1. Robert G. Williams

    I like the Learning Collaboratively ideas and the inspiration they bring to the EDGE. Thank you Frank Boyd for that part of the update.

    But the quality of education in areas that require steady work toward literacy (social sciences, languages, +++ etc.) will take a downward hit it we get the 12/3 calendar shoved down our throats.
    How will you get buy-in for faculty having to scramble to reduce their high skill training programs into 12 & 3 week slots?
    Loyal as we are to Guilford College: How will faculty be able to honestly sell the college (to current students, potential students, alumni donors, future talent faculty & staff) if we see quality of training going downhill at Guilford because of the shortened semesters?
    New, New, New is not necessarily Better.
    The 12/3 may make advertising easier in the short-run, but if it undermines quality of training, the long-run consequences in the market will be harsh.
    I’m too loyal to Guilford College (since 1978) to remain silent on this.
    Robert G. Williams, Economics

  2. I would appreciate it if the president or senior administration would respond to the concerns faculty raised about the 12/3 calendar proposal last fall in forums and the department survey. This would reassure me that the administration’s proposal is well thought-out and that faculty feedback is taken seriously, even if it is not heeded.

    • Friends (both Robert and Tom) speak my mind.

    • Tom’s request is overdue. I support the 12-3 calendar change through the lens of my own discipline and circumstances. It would be help a lot for me to have meaningful conversations with my colleagues across the quad about what kind of work we can do if the administration would back up this proposal by addressing the faculty concerns. If this is to be the innovation, we are not empowered to collaborate on it until that happens. Every conversation will be a re-hashing of these concerns we don’t have answers for.

  3. I would really love to get behind the 12-3. I would. But right now it feels too much to me like “let’s jump off a cliff and we’ll learn to fly on the way down.” If we have a cool pedagogical vision that a 12-3 will let us actualize, then let’s do it. Mylene’s idea is the closest I’ve seen to that. But to say “let’s change the calendar and disrupt everything we do in the hopes that something cool will happen” seems very strange to me, especially since there are other ideas available. But for me to enthusiastically get behind the 12-3, I would need to have clear answers to the following questions:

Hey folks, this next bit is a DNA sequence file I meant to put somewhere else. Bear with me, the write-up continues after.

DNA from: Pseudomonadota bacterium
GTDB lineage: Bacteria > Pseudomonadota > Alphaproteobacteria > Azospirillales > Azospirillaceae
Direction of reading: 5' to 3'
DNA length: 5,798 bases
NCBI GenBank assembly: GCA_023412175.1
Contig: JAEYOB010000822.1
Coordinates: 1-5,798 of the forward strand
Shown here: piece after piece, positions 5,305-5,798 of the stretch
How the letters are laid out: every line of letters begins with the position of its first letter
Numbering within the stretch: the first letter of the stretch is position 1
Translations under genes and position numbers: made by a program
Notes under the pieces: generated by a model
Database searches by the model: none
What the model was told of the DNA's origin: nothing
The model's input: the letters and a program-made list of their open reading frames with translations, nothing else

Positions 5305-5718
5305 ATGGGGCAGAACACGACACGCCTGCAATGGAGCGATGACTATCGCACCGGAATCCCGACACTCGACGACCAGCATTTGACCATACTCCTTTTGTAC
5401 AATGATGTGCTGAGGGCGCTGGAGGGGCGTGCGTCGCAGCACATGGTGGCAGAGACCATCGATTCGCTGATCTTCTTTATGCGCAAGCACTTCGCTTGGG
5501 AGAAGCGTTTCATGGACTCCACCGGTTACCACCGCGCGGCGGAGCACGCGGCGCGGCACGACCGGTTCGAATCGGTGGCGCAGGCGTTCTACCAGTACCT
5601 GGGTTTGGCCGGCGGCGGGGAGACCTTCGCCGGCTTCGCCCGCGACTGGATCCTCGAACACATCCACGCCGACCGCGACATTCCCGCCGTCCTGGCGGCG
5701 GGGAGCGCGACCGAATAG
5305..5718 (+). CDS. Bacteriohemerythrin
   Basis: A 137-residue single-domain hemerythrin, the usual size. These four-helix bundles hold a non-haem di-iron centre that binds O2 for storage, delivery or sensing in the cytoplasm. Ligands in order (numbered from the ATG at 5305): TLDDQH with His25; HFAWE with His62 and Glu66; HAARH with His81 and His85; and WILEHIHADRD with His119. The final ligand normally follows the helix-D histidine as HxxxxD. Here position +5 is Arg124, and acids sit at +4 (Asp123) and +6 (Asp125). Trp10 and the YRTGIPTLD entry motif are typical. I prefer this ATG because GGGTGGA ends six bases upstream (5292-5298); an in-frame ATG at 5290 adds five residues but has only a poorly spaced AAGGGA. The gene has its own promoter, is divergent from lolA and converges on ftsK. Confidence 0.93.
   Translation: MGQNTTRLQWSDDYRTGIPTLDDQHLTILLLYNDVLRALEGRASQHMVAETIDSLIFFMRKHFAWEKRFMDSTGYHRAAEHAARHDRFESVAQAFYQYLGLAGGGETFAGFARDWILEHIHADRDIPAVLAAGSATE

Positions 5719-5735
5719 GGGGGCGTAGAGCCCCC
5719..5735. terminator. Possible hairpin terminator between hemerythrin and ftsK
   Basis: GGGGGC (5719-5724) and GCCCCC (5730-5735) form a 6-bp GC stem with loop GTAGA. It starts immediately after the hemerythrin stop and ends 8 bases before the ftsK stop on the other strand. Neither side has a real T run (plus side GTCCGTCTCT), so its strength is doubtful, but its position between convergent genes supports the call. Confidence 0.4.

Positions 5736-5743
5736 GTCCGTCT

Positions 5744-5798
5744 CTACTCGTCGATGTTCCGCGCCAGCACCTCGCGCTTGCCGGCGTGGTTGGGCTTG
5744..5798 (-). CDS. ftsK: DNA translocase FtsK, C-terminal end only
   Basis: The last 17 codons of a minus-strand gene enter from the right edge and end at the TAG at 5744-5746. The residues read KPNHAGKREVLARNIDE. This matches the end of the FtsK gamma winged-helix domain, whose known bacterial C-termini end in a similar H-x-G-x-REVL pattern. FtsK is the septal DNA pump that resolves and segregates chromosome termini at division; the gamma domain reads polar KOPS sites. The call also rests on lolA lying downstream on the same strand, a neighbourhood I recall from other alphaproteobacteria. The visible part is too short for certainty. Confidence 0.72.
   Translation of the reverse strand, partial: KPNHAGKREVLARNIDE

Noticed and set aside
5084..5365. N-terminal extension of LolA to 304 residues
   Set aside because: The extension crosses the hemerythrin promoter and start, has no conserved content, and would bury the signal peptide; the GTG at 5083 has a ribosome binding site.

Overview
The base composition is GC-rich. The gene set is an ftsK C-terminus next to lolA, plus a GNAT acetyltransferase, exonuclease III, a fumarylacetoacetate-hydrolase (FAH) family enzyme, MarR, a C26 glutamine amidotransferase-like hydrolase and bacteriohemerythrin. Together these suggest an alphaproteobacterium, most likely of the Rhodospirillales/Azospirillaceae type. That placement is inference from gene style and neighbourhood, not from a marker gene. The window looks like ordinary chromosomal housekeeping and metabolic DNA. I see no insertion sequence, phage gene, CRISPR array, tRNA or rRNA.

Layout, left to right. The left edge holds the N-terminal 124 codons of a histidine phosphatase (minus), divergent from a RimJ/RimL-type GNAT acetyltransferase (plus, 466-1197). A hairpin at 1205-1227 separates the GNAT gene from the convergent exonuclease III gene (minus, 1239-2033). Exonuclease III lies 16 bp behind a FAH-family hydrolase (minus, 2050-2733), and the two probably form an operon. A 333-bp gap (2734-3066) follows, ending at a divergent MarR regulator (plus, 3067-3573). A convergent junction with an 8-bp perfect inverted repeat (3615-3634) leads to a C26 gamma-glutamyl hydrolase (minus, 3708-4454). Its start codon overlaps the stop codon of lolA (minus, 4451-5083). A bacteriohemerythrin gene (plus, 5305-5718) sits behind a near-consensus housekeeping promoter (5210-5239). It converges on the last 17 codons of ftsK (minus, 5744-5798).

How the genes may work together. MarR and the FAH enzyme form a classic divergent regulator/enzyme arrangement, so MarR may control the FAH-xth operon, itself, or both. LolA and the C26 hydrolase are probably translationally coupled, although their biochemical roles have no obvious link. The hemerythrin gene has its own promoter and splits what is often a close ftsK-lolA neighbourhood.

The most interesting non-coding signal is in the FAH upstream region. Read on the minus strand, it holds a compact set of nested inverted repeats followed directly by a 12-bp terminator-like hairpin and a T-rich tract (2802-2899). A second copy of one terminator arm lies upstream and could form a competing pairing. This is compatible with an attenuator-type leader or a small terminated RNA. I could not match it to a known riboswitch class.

1. Arlene has said that having a 12-3 will not help recruit students. So why is there so much pressure to do this?

    2. To my knowledge, no one has addressed Dave Dobson’s concerns about whether we have the staffing levels necessary to ensure that all Guilford students have a meaningful three week experience twice a year.

    3. No one has addressed Maria’s concern about how this will affect the Early College. Will CCE be okay with it? How does this impact the fast track classes?

    4. No one has addressed the education department’s concern about how this will affect our student teachers who need to interface with the public school system. Will it have implications for students who are taking classes through the consortium (either our students elsewhere or their students here)?

    I think these are the same concerns Tom is talking about, and there are of course more in the documents he mentions, but I wanted to articulate these four specifically, as having some kind of answer for these would go a long way toward convincing me that we’re not just dancing blithely toward a mine field without thinking about whether there are ways we can avoid explosions. If I have missed documents or memos that address these concerns, I hope someone will let me know and point me to them.

    • Just want to put my comment into perspective. 12:3 will, by itself, not recruit students. It has to be a part of the bigger and integrated picture. This conversation is about one important part of the Guilford Edge…that which will engage students in collaborative learning. Deploying it without all of the other pieces and only for certain students will miss the mark.

      • Yes! Exactly. Thank you. “It has to be a part of the bigger and integrated picture.” That is exactly my problem with the 12/3 now; it is not part of the bigger picture. If there were a vision or a plan that naturally led to the 12/3, that would be different. The fact that they could take a plan that was *explicitly* and *intentionally* designed to be an *alternative* to the 12/3, so we could *avoid* the 12/3, that they could take that and say “great! We’ll do that *and* a 12/3!” shows how divorced the 12/3 is from the other pieces.

        And your point about “only for certain students” goes right to what Maria B and Will P (and others) have been saying about ECG and CCE. I don’t understand why a roomful of education experts with collectively centuries of experience, all saying “whoa, this idea has problems, and we think we can achieve the same goals in more productive ways” has zero impact. From what I can tell, generally people are excited about all the other pieces of the Guilford Edge, so it’s not like we’re deliberately being obstructionist. I don’t understand why we have to chuck the faculty handbook, shared governance, and consensus decision making out the window.